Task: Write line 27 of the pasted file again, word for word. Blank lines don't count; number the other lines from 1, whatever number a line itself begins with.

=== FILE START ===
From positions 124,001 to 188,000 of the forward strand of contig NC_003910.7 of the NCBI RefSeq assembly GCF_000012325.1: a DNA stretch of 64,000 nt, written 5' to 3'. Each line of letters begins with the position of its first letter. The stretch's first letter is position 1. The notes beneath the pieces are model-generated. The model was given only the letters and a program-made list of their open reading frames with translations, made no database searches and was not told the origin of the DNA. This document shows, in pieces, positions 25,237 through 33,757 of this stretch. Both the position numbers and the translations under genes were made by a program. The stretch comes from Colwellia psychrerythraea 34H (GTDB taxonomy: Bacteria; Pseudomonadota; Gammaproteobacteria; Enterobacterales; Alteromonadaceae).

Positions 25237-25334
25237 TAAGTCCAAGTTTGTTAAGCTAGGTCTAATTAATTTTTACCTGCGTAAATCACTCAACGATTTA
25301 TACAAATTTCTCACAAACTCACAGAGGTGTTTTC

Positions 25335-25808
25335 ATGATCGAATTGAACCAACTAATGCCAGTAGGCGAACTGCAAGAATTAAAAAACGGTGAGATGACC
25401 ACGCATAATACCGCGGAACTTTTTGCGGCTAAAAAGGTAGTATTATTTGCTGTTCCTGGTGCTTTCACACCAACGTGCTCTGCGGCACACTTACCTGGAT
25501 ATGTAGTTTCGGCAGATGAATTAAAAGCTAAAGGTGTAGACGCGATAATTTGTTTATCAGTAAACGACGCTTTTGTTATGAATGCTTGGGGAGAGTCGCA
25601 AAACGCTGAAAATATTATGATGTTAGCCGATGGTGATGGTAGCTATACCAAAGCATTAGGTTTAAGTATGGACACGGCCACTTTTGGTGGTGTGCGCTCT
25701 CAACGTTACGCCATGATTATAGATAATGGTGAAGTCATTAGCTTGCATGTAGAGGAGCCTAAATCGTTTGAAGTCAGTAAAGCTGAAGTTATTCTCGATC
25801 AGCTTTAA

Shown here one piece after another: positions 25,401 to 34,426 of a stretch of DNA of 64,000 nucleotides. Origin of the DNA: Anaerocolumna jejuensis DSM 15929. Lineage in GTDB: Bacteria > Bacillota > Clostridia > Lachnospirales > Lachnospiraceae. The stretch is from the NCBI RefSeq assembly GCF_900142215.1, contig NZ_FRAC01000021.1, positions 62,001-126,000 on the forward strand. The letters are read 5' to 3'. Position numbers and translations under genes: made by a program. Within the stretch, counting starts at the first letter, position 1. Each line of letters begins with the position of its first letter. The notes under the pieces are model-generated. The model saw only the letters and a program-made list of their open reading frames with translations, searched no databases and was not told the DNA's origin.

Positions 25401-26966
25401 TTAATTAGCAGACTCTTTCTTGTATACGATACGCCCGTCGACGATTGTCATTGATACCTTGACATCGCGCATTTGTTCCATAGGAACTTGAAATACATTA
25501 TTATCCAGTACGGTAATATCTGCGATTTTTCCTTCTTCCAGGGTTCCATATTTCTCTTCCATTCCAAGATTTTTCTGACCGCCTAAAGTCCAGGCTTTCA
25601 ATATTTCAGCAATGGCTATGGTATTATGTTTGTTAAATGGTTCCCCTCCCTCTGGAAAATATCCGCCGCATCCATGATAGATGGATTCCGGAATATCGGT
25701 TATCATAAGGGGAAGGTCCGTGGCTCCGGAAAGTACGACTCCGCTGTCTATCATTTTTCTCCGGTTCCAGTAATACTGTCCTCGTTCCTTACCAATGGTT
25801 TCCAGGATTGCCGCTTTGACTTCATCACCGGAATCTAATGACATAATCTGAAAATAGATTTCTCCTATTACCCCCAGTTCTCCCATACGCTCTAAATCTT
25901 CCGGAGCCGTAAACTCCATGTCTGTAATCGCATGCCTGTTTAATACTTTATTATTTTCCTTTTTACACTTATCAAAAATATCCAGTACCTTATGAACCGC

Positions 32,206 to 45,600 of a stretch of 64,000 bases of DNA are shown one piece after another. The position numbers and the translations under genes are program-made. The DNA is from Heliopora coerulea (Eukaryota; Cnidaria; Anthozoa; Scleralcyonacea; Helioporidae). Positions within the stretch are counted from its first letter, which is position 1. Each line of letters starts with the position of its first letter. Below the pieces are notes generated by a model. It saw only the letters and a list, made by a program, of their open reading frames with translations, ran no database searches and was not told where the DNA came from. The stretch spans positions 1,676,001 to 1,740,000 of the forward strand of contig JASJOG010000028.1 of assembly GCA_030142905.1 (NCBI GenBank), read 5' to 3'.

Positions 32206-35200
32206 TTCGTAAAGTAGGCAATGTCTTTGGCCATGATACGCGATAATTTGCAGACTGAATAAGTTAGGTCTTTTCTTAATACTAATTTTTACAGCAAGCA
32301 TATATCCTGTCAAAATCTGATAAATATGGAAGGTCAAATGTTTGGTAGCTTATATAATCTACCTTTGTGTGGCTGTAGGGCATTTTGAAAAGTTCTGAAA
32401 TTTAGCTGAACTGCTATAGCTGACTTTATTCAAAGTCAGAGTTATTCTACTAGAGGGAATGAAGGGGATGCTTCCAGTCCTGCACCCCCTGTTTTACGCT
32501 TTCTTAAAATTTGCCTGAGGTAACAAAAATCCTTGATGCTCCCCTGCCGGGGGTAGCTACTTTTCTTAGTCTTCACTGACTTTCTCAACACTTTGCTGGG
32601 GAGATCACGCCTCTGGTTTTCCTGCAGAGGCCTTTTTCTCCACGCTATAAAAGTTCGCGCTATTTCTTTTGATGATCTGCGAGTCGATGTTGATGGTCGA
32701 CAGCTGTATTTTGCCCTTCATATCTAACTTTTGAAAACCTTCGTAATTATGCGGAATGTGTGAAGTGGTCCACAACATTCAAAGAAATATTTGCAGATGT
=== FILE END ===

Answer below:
32701 CAGCTGTATTTTGCCCTTCATATCTAACTTTTGAAAACCTTCGTAATTATGCGGAATGTGTGAAGTGGTCCACAACATTCAAAGAAATATTTGCAGATGT